Were you careless about sun protection in your youth? That damage may show up now as deeper lines and wrinkles.“People [also] notice broken capillaries, irregular pigmentation, and sunspots,” Jaliman says. Skin also may become more sensitive or blotchy at this age from sun exposure and perimenopause, the years before your periods stop.
At the spa: A peel – glycolic, beta-hydroxy, or enzyme – will remove the top layers of dead cells.
facials with skin-lightening ingredients like licorice extract (glycyrrhizinate), soy proteins or Indian gooseberry can reduce hyperpigmentation. And hydrating masks will help soften lines and wrinkles.
how to do a facial at home: Exfoliate at least three times per week – less often if the skin is sensitive – to get a glow back. Not only does this slough off dead cells, moisturizers also penetrate better.
If the skin is dry, add a weekly moisturizing mask and daily serum to your regimen. Serums contain highly concentrated antioxidant ingredients like retinol (vitamin A) to reverse sun damage or rosehip oil (vitamin C) to moisturize.
Also, look for skin-care products with active ingredients such as peptides, retinol, vitamin C, and antioxidants like green tea and resveratrol, says Jaliman. These increase blood flow to cells and collagen production and protect against free-radical molecules that damage cells.
My recommendations: Kimberly Sayer Organic Antioxidant Daily Moisturizing Cream SPF 25 with vitamins A and C, $32, futurenatural.com; DeVita Perfecting Time Age-Defying Moisturizer with Argireline and other peptides, $21, devita.net; Avalon Organics Exfoliating Enzyme Scrub, $13.99, local drugstores; Aura Cacia Sweet Almond Oil, $13.69, Whole Foods; Body Shop Nutriganics Smoothing Serum, $24, thebodyshop-usa.com.
In your 50s: Maintain elasticity and tone
Because of estrogen loss in menopause, middle-aged skin produces less collagen, which can leave it thinner and drier, with a lot less elasticity than in your youth.
“People find deep frown and smile lines, crow’s feet, thinning lips, and hollowness under the eyes,” Jaliman says.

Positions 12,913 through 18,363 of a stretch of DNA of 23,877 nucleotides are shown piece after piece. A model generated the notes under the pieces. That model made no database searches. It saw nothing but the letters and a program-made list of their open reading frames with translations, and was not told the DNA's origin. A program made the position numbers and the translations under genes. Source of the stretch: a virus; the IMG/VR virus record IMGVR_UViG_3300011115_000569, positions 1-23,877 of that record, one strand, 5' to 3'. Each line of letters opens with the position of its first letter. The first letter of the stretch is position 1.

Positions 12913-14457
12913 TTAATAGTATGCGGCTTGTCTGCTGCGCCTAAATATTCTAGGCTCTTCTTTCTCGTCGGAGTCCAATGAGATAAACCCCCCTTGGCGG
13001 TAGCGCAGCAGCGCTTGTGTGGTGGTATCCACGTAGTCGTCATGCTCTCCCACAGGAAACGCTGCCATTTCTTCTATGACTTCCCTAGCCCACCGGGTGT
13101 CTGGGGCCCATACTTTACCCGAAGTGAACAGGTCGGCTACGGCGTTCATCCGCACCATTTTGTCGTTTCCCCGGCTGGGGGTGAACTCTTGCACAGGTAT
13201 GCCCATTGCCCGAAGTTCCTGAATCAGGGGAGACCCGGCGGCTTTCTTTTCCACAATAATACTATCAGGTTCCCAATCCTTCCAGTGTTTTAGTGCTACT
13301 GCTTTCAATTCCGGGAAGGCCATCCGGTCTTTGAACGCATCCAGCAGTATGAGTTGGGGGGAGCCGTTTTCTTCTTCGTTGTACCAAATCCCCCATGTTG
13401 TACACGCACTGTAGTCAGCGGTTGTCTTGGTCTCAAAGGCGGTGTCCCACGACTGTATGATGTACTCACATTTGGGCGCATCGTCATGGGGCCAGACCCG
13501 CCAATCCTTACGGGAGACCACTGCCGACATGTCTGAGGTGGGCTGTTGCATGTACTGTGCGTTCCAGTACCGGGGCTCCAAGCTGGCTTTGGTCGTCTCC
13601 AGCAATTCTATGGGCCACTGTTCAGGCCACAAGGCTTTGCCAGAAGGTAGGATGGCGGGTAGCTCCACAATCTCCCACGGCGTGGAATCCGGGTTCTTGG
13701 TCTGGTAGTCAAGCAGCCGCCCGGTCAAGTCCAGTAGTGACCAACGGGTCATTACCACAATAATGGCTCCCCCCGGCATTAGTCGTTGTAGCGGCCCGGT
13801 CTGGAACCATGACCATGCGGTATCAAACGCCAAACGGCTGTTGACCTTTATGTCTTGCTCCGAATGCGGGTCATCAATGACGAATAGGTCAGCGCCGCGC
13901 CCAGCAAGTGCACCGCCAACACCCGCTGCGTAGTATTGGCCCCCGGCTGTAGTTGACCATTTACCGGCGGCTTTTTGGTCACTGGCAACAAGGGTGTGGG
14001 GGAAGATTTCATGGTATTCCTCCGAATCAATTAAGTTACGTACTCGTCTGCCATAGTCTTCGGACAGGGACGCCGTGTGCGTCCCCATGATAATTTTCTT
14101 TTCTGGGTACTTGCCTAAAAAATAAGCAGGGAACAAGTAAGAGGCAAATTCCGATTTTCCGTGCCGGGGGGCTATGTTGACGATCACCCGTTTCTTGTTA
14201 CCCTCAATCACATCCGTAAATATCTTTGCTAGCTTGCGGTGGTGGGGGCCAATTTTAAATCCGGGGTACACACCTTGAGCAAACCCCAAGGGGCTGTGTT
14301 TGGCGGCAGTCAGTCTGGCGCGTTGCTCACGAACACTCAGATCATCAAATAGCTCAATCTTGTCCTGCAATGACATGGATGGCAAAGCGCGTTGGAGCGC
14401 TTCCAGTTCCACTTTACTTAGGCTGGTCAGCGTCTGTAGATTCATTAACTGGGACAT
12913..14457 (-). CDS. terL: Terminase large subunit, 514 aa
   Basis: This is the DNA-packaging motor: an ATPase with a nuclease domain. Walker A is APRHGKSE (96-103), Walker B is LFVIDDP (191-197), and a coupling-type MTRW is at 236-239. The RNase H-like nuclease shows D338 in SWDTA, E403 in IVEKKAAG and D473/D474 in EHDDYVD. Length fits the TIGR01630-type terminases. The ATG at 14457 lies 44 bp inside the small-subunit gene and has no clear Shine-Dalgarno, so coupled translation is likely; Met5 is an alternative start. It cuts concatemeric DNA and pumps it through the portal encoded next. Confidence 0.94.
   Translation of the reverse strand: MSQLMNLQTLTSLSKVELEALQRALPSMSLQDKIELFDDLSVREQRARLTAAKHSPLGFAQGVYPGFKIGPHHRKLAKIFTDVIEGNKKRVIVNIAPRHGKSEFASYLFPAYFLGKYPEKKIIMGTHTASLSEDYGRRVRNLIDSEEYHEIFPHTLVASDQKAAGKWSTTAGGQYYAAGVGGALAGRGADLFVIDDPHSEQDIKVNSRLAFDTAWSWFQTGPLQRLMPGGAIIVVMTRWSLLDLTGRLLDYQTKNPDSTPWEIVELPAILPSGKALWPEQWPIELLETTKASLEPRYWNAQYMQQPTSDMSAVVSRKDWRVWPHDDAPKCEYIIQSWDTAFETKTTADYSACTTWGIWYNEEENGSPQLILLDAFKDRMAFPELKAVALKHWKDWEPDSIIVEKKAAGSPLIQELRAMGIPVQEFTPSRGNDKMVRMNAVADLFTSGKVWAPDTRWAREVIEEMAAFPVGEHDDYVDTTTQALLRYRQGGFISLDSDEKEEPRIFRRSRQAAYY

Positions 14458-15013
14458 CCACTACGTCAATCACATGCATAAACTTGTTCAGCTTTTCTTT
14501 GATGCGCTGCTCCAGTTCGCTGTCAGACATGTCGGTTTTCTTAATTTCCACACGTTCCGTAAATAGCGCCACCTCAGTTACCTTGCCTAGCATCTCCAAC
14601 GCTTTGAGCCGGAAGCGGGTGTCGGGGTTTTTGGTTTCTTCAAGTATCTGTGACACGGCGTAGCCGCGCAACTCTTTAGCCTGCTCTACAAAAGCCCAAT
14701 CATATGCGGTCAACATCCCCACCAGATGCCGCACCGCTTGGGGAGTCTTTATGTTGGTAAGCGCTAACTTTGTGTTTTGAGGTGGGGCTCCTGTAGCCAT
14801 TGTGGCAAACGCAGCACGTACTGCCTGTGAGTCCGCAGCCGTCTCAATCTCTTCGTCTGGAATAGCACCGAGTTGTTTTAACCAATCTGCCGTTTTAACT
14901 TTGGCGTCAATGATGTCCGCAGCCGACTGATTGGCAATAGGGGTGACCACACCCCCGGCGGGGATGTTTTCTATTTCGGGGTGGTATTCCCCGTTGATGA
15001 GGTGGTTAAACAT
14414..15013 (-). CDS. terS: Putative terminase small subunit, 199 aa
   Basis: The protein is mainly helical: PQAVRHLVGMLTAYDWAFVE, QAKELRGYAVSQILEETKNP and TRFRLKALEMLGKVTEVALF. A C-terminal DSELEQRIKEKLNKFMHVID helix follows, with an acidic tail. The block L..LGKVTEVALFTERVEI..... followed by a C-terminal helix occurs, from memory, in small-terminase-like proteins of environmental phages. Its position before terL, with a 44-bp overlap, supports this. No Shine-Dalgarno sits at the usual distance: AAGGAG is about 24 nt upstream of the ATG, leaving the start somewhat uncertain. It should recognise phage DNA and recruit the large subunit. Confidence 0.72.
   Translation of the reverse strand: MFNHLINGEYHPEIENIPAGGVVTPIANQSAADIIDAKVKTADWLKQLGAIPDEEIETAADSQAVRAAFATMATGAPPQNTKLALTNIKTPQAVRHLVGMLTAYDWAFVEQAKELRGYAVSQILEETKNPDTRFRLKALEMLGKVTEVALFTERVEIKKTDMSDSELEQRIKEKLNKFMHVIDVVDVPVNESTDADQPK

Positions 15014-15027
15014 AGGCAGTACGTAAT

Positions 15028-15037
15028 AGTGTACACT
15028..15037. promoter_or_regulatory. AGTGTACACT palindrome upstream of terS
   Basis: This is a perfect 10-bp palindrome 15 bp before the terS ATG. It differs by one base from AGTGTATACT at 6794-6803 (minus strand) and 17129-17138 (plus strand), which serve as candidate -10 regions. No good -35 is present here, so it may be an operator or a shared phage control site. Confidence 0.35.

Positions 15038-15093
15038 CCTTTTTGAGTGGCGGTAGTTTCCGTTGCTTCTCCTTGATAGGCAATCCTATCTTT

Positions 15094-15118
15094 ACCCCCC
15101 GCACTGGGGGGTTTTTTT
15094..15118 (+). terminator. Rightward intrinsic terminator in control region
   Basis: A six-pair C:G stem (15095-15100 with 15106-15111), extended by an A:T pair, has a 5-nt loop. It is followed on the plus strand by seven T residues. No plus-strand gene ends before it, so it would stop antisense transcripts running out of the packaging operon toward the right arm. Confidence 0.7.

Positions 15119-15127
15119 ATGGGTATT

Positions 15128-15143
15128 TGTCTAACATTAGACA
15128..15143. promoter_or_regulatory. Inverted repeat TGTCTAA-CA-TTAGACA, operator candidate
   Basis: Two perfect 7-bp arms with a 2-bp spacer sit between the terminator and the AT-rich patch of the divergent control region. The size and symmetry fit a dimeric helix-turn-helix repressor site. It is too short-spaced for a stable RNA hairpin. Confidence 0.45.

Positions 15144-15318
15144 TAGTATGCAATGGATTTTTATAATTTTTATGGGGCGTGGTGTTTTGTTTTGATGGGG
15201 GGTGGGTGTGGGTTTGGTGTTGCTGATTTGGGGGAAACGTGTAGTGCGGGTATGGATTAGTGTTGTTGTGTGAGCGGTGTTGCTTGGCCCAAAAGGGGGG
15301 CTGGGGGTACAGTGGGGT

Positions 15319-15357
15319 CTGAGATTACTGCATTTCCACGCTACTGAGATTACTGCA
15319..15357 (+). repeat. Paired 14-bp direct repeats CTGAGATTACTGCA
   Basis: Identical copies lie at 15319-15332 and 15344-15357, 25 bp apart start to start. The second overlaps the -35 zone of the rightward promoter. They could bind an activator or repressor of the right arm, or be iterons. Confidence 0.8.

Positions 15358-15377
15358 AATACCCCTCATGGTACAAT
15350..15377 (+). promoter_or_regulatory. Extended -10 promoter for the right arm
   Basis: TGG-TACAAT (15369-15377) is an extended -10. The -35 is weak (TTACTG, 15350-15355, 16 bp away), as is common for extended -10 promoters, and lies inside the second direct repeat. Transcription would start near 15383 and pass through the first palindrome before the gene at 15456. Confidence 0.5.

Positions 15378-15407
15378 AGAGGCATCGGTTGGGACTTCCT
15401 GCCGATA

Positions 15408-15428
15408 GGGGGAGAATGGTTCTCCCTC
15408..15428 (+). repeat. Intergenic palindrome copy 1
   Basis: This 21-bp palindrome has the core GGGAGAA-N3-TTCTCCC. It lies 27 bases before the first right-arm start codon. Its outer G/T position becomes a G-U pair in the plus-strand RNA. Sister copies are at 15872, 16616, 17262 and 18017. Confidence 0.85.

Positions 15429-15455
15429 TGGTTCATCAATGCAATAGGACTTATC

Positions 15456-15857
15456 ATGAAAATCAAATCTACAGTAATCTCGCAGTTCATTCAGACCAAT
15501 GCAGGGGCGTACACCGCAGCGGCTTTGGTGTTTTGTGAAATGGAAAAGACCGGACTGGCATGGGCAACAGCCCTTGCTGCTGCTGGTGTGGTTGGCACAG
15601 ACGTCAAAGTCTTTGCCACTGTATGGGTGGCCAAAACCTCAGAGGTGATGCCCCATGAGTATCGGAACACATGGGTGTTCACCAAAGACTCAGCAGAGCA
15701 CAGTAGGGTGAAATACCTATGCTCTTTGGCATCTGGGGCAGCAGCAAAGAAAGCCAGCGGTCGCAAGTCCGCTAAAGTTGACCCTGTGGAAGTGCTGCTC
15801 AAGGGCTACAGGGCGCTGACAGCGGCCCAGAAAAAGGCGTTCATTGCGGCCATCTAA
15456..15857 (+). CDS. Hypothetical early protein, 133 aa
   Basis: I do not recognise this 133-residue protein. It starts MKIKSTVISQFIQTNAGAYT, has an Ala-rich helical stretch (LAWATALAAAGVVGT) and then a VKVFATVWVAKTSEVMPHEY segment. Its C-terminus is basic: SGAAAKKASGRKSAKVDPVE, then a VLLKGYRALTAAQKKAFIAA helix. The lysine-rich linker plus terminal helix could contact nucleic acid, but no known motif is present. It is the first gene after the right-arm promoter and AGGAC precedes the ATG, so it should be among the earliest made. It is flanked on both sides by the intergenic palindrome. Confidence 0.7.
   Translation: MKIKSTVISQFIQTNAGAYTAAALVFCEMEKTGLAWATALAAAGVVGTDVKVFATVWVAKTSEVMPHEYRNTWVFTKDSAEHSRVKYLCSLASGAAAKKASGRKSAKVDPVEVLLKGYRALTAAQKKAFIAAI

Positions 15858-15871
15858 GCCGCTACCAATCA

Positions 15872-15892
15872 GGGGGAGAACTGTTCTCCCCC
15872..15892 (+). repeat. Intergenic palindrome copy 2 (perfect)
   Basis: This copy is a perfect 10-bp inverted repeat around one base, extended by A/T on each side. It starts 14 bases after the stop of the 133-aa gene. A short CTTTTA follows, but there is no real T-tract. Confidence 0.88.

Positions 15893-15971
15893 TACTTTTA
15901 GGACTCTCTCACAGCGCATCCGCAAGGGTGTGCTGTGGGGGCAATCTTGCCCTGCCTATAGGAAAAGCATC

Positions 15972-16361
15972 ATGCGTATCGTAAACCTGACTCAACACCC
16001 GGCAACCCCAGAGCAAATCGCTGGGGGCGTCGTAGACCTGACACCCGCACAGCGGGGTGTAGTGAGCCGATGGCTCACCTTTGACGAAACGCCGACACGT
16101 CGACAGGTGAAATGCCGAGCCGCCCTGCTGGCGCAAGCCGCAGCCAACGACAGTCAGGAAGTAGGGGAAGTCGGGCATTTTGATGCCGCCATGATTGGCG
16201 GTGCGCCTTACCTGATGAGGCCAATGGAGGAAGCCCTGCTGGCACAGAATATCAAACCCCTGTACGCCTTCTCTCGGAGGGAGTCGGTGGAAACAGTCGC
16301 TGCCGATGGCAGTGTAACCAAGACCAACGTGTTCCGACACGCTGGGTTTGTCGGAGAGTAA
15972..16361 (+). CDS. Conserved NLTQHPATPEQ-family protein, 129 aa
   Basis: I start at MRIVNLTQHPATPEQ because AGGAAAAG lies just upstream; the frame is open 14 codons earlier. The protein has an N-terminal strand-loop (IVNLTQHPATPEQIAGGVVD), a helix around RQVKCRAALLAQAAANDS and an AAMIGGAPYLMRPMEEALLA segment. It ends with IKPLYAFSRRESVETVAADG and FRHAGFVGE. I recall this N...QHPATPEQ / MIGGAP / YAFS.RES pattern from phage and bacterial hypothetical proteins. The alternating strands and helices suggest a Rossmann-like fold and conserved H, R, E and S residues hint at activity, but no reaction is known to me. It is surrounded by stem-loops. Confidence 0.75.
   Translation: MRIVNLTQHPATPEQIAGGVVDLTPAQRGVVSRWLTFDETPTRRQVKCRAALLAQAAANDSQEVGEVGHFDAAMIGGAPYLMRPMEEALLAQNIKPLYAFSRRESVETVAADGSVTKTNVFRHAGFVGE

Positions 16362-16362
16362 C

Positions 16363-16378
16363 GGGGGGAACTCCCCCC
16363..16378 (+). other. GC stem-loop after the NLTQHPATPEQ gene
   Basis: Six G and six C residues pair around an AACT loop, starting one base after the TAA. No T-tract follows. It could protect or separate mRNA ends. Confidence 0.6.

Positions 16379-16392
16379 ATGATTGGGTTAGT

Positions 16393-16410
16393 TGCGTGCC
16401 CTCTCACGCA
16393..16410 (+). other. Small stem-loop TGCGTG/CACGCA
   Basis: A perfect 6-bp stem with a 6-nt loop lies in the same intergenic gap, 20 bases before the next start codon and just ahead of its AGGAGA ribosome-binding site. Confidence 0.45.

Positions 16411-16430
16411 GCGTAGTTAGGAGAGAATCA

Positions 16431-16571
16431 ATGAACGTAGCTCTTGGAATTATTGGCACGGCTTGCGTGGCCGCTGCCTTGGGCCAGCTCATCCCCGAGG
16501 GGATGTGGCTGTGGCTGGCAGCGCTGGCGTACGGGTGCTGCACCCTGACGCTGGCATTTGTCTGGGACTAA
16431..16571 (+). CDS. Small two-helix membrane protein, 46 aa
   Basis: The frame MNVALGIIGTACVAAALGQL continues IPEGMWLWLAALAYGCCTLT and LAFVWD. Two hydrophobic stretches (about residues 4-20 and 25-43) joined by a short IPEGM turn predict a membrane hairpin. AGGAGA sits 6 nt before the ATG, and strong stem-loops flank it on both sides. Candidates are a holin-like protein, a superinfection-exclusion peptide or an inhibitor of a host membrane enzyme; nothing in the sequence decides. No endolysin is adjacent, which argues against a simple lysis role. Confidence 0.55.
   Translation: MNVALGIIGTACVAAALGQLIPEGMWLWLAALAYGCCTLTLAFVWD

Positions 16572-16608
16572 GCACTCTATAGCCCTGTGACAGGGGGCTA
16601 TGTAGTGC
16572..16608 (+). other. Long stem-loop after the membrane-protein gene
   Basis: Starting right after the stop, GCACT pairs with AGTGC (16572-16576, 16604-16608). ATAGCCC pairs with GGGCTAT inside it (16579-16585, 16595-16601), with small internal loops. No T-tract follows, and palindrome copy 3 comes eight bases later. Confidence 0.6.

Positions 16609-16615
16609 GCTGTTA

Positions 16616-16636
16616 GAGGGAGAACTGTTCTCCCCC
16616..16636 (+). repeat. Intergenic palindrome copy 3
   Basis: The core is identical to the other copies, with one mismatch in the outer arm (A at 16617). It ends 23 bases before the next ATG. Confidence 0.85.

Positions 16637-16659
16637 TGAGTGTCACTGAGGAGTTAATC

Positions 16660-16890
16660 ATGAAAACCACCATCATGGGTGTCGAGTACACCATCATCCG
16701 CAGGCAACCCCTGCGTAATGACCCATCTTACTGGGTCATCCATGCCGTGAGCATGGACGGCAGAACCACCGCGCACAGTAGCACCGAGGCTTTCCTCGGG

At the spa: Look for a “hydrating” or “firming” facial, with masks and botanical oils that deeply moisturize. Treatments with sea plants – like seaweed and algae – are rich in vitamins and trace minerals that firm and hydrate skin.
At home: Look for intensive moisturizing ingredients and nourishing oils (evening primrose, sea buckthorn, carrot seed, borage, and geranium) to plump up and deliver antioxidant vitamins A and C to thin, dry skin. These kick-start the skin-renewal process and collagen and elastin production.
Firming creams with seaweed or algae-based ingredients also deliver nourishing vitamins, minerals, and antioxidants and help prevent the breakdown of elastin fibers. If your skin is papery-dry, apply serum first, then layer a moisturizing cream on top.
My recommendations: Naturopathica Geranium Regenerating Serum, $40, naturopathica.com; Juice Beauty Organic Facial Moisture Concentrate, $36, beautorium.com; Camocare Organics Instant Radiance AHA Lifting Peel, $19.99, Whole Foods; Burt’s Bees Evening Primrose Overnight Crème, $17.99, local drugstores; Kimberly Sayer of London Restore Anti-Aging Cream, $38, futurenatural.com.
Rona Berg is a beauty journalist who has written for major consumer publications, including The New York Times Magazine. She’s the author of two books about fashion and hair care topics: Beauty: The New Basics (Workman Publishing)and Fast Fashion – 1,000 Quick Fixes(both released in 2012).